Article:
I was always really active throughout my childhood and into my teens, between swimming, softball and running. In my junior year of high school I got really interested in weight lifting. I was always lean but not super skinny, and I admired the muscle tone on the women I saw competing in fitness competitions. I hung pictures of these women, especially Monica Brant, on the walls of my parents’ basement, where I would lift weights in an effort to look like them.
I never had the hopes of competing in fitness competitions; I just liked the way they looked. They weren’t the super scary muscular body building women; rather, they looked toned and strong but still feminine.
When I got to college and was no longer involved in organized sports, I got out of the exercise routine I had been in for most of my life. I worked out sporatically, and then when I got out of college I went through periods where I didn’t work out at all. A few years ago, of course, I back into running and started doing triathlons, but I haven’t really ever gotten back into the weight lifting that I once really loved. And I have always struggled with the diet part of health and fitness.
That’s why I was really interested in reviewing The Natural Way: The Holistic Guide To Total Mind-Body Health & Fitness by Beth Horn, a professional fitness competitor and trainer who competed on American Gladiators as Venom.
Even though Horn is an accomplished fitness champion, as someone who in general wants to learn more about strength training and healthy eating, I found her to be very relatable. I love that Horn’s goal is to be a positive role model for women of all ages, naturally.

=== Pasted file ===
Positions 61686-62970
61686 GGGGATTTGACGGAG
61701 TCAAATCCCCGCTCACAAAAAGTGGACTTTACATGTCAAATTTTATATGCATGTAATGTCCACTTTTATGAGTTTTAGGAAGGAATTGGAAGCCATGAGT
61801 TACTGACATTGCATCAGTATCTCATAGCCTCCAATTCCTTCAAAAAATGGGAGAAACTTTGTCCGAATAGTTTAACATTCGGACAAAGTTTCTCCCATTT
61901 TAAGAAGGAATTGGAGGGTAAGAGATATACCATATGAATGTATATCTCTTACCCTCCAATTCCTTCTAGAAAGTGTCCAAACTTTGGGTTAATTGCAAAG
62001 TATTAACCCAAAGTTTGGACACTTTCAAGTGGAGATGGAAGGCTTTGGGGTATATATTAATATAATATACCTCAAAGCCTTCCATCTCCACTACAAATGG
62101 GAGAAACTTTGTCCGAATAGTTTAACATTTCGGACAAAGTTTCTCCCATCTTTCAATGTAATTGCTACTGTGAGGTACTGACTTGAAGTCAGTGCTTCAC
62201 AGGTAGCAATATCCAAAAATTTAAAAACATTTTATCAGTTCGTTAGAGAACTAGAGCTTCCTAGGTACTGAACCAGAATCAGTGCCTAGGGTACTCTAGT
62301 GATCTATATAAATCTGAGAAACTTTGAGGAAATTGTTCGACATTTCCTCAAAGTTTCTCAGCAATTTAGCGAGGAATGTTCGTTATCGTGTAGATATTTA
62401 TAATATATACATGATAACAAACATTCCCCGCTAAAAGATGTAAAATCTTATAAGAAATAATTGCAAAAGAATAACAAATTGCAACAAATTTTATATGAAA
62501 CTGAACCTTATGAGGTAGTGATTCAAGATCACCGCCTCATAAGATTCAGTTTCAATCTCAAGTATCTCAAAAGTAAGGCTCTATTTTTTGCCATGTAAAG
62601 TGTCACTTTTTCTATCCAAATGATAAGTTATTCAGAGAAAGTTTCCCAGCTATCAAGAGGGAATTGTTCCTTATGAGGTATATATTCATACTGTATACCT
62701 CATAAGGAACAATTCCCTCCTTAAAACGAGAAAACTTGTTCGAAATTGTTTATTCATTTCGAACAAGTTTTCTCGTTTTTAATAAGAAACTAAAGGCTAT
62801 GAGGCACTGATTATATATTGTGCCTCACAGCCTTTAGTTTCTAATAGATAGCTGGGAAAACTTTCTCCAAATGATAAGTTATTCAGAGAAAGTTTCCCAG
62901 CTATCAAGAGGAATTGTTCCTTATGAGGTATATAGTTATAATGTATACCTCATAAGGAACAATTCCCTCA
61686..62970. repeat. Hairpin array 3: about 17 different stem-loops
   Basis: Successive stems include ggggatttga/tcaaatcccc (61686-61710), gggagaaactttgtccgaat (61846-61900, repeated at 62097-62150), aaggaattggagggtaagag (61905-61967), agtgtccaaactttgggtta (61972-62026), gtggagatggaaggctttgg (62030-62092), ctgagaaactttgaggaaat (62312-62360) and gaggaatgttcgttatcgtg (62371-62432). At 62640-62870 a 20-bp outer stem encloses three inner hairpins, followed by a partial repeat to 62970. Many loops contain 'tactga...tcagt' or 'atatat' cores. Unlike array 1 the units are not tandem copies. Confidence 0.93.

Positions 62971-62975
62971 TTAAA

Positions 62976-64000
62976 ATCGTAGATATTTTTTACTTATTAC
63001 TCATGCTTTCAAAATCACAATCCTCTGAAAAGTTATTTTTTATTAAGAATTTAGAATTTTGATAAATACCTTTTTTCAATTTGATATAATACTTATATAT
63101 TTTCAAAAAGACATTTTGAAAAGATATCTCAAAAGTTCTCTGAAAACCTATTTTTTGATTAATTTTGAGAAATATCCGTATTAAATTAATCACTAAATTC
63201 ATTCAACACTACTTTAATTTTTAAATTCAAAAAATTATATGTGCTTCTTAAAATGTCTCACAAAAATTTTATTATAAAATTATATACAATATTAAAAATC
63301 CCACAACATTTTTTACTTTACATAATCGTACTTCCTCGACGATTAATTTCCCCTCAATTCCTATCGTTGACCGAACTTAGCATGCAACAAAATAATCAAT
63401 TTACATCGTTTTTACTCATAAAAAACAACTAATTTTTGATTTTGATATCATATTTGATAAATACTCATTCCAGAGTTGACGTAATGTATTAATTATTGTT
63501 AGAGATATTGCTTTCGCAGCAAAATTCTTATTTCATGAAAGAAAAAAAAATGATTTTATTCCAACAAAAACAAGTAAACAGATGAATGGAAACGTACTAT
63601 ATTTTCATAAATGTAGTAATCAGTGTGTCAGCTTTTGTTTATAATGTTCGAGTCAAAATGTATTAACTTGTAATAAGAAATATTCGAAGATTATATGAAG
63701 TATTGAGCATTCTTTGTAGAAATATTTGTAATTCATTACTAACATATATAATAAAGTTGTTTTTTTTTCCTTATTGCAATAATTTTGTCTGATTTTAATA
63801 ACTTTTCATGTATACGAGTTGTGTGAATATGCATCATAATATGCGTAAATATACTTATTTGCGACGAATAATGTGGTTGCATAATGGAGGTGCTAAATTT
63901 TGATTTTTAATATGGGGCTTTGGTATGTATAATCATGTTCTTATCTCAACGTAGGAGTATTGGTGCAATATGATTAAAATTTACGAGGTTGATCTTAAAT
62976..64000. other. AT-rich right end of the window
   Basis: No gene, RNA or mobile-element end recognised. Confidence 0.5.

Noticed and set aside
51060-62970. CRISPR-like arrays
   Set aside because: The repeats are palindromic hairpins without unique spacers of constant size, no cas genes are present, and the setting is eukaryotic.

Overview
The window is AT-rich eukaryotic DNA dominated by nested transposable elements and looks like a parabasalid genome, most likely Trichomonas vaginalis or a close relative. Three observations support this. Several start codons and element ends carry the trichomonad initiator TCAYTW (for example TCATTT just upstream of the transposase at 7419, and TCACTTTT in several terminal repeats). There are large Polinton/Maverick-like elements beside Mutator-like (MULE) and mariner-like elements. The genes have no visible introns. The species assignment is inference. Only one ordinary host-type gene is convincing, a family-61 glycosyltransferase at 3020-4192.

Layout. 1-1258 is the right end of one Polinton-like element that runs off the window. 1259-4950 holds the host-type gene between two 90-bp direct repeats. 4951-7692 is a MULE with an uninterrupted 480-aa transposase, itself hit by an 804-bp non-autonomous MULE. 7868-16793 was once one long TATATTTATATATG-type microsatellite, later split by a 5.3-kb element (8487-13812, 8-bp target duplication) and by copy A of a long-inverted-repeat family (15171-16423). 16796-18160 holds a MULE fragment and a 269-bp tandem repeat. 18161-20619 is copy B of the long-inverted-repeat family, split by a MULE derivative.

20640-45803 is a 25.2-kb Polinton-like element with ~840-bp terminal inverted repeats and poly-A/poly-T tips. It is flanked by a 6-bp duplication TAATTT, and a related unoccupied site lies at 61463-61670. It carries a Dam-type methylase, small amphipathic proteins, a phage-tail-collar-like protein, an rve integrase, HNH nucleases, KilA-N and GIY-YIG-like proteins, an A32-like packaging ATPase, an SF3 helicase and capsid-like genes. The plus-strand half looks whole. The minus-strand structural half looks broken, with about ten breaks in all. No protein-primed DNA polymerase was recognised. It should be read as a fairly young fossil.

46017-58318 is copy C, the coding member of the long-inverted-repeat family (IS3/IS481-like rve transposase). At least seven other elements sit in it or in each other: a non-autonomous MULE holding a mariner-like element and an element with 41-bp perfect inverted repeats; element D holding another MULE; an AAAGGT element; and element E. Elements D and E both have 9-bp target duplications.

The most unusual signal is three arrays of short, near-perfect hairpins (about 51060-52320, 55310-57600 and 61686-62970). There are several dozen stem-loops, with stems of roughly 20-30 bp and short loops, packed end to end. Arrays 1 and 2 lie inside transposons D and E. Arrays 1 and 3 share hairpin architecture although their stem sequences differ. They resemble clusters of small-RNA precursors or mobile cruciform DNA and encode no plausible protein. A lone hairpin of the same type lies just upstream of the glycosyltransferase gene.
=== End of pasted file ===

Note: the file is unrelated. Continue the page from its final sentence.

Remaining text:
The first part of The Natural Way deals mostly with diet. Horn states that whatever your goal is, eating is 75% of the total package that will make or break your success. Yikes!
For me – and I think a lot of people are in the same boat – when I have a big goal in mind, sometimes knowing how far I have to go to accomplish it can be seem too daunting. So one of the things I liked about Horn’s approach is that it’s not all-or-nothing. She encourages the reader to start with one goal at a time – and it can be a small one, like drinking more water or cutting soda intake in half.
Another thing I took away from the book is that eating is all about balance. I tend to skip breakfast a lot, or just eat an energy bar or a bowl of cereal, but reading this reminded me that first of all, I shouldn’t be skipping breakfast, and second of all, I need make sure I’m adding enough protein into my meals. I tend to eat a lot of carbs just because they’re easier to grab on the go. A little planning ahead will go a long way.
Horn says that cheat meals are okay (yay!), as long as you don’t get carried away with quantity, and the book gives various helpful examples of different eating plans to follow depending on your goals.
Another helpful thing is that Horn recommends various foods to eat, indicating which are the best choices, which are good choices, which are fair choices – and foods to avoid completely (along with acceptable substitutes for things you may be craving). The book even includes a food log to use as a guide, as well as handy nutritional information for various foods.
In figuring out a workout routine that best suits one’s needs, I like that Horn uses examples of real people – indicating their current fitness levels, how they eat and what their goals are – so readers can find someone they can identify with and follow the recommended exercise plan associated with him or her. It’s another way that this book is relatable to “real” people who are interested in accomplishing their health and fitness goals.
Horn covers the best strength training exercises for the entire body, and includes helpful workout plans to follow. She includes pictures of herself doing the exercises, which is a great motivator, but also photos of real people, which is helpful in showing that strength training is something we can do right at home. It doesn’t have to be intimidating and it’s not necessary to have tons of expensive equipment.
Horn also includes a section at the end about athletic teenage workouts, which is something I would have loved to have when I was in high school trying to emulate fitness professionals like Horn!
I really enjoyed The Natural Way and look forward to following the tips, advice and workout regimens Horn recommends!